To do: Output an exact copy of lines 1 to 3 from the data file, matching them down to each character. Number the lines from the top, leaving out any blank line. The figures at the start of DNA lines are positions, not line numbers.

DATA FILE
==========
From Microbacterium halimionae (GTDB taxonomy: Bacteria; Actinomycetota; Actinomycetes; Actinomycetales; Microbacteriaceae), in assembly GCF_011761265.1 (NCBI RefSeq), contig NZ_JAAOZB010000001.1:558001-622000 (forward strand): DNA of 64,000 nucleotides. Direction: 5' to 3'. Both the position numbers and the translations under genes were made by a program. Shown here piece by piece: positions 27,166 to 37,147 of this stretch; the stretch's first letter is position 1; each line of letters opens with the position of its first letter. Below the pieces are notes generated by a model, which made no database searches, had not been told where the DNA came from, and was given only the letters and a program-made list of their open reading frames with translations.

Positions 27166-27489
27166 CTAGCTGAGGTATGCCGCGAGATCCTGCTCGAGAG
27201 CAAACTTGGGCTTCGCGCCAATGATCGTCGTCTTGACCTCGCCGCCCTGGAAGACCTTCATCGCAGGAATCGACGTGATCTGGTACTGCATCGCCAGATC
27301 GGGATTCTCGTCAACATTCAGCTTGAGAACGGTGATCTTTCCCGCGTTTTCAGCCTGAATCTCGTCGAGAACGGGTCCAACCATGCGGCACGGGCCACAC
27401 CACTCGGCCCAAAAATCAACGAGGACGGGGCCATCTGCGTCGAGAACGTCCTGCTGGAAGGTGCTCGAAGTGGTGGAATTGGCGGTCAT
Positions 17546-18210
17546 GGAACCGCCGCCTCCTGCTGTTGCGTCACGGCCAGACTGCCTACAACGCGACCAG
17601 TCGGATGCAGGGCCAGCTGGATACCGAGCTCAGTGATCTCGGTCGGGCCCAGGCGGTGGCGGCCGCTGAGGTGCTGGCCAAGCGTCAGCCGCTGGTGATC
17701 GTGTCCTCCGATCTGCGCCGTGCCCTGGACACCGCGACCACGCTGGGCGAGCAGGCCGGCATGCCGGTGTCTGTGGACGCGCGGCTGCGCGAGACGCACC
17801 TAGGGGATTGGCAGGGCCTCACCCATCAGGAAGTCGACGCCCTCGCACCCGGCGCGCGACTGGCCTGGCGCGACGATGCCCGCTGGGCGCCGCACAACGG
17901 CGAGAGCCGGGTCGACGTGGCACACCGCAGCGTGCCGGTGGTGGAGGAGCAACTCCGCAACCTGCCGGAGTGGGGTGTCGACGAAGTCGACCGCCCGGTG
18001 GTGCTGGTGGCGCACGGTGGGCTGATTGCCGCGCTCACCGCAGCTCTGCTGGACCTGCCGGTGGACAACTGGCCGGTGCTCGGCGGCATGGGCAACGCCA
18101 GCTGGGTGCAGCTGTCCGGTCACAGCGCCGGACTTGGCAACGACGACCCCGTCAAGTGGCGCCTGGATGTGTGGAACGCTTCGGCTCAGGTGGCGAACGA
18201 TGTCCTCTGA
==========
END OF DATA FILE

From Microbacterium halimionae (GTDB taxonomy: Bacteria; Actinomycetota; Actinomycetes; Actinomycetales; Microbacteriaceae), in assembly GCF_011761265.1 (NCBI RefSeq), contig NZ_JAAOZB010000001.1:558001-622000 (forward strand): DNA of 64,000 nucleotides. Direction: 5' to 3'. Both the position numbers and the translations under genes were made by a program. Shown here piece by piece: positions 27,166 to 37,147 of this stretch; the stretch's first letter is position 1; each line of letters opens with the position of its first letter. Below the pieces are notes generated by a model, which made no database searches, had not been told where the DNA came from, and was given only the letters and a program-made list of their open reading frames with translations.

Positions 27166-27489
27166 CTAGCTGAGGTATGCCGCGAGATCCTGCTCGAGAG